Capital spending boosts economy

Pylons in the Free State province.
Electricity infrastructure upgrade makes up
the bulk of planned capital expenditure for
the first half of 2008. (Image:
Chris Kirchhoff, MediaClub South Africa.
For more photos, visit the image library.)

Janine Erasmus

Despite the global financial downturn, record infrastructure investment in 2008 has helped boost South Africa’s economy, offsetting lower consumer spending due to high interest rates.

The first half of the year was a strong period for planned fixed investment, according to the Nedbank capital expenditure report, released in August 2008. Nedbank is one of South Africa’s big four banks.

The report revealed that a total of R336-billion ($43.2-billion) was pumped into new projects in the first six months of 2008, compared with R194-billion ($24.9-billion) for the whole of 2007. Of this, R243-billion ($31.3-billion) has been allocated to the upgrade of state-owned national power supplier Eskom, which experienced severe difficulties in meeting the demand for electricity in late 2007 and early 2008.

Despite the energy crisis, fixed investment remains at positive levels. Nedbank forecasts economic growth of 3.5% in 2008 and 2.8% in 2009.

Other major areas of investment are the upgrade of South Africa’s rail system and expansion of its ports. The 2010 Fifa World Cup is an important incentive for development, with government ploughing billions into public transport, stadiums, and other facilities ahead of the event.

Private sector investment is also healthy, with a planned 64 projects worth R72-billion ($9.3-billion) compared to R105-billion ($13.5-billion) for 2007.

Nedbank’s chief economist Dennis Dykes said that while most of the expenditure in 2004 came from the public sector, 2005, 2006 and 2007 were dominated by spending in the private sector. “The first half of 2008 has been more public sector dominated simply because of the big Eskom effect coming through – but having said that there are a number of large private sector projects.”

Nedbank economists expect this cash injection to boost growth generally and alleviate the effect of decreased consumer demand, supporting the economy and ensuring that growth does not reverse into recession. They say that the next two years in particular will show strong growth in fixed investment activity.

“The fact that we have this infrastructure spending, that we have this private sector spending is going to keep us out of recession,” said economist Nicky Weimar of Nedbank. She said infrastructure spending will improve export capacity, adding impetus to economic growth and job creation.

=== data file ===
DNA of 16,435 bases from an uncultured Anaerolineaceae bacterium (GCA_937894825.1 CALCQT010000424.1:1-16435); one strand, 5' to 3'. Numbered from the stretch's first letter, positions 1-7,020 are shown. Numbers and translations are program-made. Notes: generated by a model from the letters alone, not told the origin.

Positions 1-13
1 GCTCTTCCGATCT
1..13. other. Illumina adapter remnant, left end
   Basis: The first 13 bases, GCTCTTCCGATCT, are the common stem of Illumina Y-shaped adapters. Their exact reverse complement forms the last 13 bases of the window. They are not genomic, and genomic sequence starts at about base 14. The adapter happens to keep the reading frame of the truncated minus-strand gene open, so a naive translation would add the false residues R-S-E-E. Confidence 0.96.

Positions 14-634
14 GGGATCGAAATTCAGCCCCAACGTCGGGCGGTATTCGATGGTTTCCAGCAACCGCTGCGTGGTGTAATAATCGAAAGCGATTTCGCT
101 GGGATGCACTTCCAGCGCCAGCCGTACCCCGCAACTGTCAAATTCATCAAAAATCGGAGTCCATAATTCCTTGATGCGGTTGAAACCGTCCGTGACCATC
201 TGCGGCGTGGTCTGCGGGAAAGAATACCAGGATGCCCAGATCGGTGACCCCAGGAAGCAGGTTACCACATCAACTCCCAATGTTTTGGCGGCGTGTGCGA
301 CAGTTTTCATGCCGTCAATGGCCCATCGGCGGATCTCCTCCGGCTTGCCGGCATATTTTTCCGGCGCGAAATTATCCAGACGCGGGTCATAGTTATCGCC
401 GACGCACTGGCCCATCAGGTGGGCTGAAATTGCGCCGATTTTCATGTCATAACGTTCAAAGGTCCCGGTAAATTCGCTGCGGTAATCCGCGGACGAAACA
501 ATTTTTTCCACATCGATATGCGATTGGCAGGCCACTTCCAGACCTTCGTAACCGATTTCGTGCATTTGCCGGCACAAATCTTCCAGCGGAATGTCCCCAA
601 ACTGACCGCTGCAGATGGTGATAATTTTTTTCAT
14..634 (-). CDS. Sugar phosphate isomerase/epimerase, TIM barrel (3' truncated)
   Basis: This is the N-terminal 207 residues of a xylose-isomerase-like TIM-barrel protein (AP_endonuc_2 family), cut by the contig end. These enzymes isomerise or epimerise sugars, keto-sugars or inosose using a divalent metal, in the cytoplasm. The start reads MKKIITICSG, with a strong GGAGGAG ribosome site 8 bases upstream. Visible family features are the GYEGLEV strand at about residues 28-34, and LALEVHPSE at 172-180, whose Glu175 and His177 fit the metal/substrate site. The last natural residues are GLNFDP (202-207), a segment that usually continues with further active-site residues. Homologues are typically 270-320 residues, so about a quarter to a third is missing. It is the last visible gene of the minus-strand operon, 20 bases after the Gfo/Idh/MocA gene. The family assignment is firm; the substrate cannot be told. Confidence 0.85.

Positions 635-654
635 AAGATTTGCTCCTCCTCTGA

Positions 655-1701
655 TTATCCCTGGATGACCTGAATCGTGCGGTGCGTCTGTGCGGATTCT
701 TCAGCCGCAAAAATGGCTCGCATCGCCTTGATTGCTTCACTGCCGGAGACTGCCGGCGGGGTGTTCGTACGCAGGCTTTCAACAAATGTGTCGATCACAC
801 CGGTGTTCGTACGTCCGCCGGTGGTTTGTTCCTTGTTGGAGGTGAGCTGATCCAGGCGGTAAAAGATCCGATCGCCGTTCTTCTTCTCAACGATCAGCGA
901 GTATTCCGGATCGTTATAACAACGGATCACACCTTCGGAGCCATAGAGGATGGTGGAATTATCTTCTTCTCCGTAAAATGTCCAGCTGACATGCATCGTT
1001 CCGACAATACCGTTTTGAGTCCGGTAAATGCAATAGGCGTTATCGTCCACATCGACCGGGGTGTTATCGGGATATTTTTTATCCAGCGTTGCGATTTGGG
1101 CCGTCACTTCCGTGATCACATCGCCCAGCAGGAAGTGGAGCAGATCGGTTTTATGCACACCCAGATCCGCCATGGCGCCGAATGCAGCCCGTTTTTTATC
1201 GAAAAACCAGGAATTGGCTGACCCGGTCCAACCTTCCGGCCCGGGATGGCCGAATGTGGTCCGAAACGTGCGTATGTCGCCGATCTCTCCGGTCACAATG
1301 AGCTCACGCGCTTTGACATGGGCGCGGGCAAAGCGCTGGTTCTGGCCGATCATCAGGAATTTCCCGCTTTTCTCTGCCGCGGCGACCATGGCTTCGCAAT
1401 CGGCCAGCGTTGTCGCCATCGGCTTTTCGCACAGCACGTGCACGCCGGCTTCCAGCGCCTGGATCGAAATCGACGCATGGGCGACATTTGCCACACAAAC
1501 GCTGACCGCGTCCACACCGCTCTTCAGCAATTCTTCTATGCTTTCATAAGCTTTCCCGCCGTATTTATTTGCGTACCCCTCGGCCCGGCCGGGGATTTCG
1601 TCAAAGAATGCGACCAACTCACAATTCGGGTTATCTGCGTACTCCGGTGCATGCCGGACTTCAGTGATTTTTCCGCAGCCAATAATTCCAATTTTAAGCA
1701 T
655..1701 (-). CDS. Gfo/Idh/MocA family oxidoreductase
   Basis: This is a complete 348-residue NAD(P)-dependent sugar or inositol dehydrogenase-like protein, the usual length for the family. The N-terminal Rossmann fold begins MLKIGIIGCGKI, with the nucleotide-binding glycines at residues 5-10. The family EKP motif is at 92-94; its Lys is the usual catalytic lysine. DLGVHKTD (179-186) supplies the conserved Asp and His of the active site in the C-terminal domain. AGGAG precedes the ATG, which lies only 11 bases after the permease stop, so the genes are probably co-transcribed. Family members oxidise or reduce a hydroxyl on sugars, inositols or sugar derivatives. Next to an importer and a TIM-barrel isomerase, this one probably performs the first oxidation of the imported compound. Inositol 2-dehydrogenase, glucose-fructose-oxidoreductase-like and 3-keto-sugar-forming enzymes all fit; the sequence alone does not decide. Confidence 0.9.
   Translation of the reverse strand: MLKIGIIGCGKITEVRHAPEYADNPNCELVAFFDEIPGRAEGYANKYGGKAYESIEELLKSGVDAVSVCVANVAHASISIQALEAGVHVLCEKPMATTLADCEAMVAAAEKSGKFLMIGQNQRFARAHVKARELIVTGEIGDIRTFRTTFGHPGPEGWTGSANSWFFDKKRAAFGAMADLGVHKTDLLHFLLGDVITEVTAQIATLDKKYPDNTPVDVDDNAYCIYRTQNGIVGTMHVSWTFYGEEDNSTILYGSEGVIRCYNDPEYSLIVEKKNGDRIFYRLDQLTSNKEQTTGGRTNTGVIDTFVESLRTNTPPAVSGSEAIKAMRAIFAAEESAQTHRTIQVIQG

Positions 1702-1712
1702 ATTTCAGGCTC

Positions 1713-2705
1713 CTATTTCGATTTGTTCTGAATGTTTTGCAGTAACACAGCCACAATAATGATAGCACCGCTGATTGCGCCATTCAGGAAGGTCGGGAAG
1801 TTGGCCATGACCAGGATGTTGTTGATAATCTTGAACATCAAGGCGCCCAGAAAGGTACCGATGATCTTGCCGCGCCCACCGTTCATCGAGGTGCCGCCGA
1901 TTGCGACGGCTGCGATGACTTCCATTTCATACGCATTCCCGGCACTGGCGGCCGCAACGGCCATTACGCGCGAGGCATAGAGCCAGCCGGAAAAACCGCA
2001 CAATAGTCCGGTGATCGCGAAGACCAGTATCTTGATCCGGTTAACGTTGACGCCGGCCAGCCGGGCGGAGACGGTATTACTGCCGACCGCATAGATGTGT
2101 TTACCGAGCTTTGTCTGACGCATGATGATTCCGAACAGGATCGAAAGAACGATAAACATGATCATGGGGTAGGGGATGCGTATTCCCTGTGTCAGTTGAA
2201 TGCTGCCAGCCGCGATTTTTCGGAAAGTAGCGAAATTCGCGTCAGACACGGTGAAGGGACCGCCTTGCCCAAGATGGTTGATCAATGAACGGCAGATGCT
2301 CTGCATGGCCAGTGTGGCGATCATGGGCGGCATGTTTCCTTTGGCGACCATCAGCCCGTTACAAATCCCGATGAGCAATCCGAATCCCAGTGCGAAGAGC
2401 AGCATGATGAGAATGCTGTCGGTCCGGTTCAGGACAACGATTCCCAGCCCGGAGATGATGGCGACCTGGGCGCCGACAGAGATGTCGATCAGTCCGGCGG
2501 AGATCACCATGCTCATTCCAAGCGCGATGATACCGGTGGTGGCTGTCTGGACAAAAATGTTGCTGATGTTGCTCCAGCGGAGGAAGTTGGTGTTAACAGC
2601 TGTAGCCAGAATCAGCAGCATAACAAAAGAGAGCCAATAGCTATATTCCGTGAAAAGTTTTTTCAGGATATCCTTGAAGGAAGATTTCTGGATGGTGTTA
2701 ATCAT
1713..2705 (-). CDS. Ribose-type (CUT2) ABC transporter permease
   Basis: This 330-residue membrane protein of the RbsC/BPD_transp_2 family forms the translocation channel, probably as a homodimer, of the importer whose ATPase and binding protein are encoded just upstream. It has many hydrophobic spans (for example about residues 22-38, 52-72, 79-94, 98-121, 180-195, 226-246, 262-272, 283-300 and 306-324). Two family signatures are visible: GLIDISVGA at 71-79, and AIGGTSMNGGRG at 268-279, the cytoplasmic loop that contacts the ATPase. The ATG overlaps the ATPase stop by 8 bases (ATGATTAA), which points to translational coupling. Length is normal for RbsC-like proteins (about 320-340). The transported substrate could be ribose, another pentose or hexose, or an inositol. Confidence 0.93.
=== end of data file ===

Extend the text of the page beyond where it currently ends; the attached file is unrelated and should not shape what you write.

Not as tough as expected

Dykes expressed surprise that the rate of spending on capital projects remains firm in spite of the difficult economic climate. Speaking to Summit TV, he said expectations had leaned towards a frugal first half of the year.

“Obviously we had the electricity crisis, we had interest rates going up again, we had the global economy weakening off, we had political and policy uncertainty,” said Dykes. “Those were all issues that we thought might lead to some delays in projects that had already been announced, and possibly fewer projects announced in the period reviewed that were listed in the first half of the year – but that didn’t seem to be the case.”

Growth in other sectors

Dykes said that the Nedbank report focused on projects over R20-million ($2.6-million). Although most of the expenditure comes from Eskom, there are also some large projects in the pipeline for the oil refining industry. The manufacturing industry expects strong growth with new projects of R25-billion ($3.2-billion) compared with R15-billion ($1.9-billion) last year.

The finance and real estate sectors also show a positive trend and are due for a boost of R38-billion ($4.9-billion) in investments, more than double the amount for 2007. Dykes attributes this mainly to a growth in retail facilities and housing estates, especially low cost housing projects, which economists view as an encouraging sign.

A series of interest rate hikes and slower consumer spending did not affect growth in real estate, even though the repo rate has risen by 500 basis points to 12% since June 2006.

Dykes warns that the deceleration in retail sales could affect the economy, as people have less disposable income, and more of what they do have is going towards servicing credit debt. Retail sales have fallen for four months in a row up to August 2008 and new vehicle sales have shown a steady decline for more than a year.

Mining industry under pressure

The mining industry was not as robust as other sectors, with investment plans of R6.5-billion ($840-million) for the first six months of 2008 compared to R49.7-billion ($6.4-billion) for the corresponding period in 2007. Dykes attributes this to a number of factors. “We have seen a lift off in mining investment spending over the last couple of years, but not to the extent that you would have anticipated, given that we are in a global commodities boom. We do expect this situation to continue.

“So there it has been a case of transport infrastructure and regulatory constraints – obviously the confusion over the change from old order to new order mining rights, and the delays that actually entailed, and companies simply saying while that’s getting sorted out in South Africa we will put in exploration elsewhere and actually develop other resources.”

The only major project not included in Nedbank’s report is the planned Rio Tinto aluminium smelter at Coega in the Eastern Cape, which is on hold because of reservations regarding Eskom’s ability to provide sufficient power for the plant.

But Rio Tinto CEO Tom Albanese said in late August that the company continued to engage in discussions with Eskom and the South African government on the project, as it is still believed to be viable.

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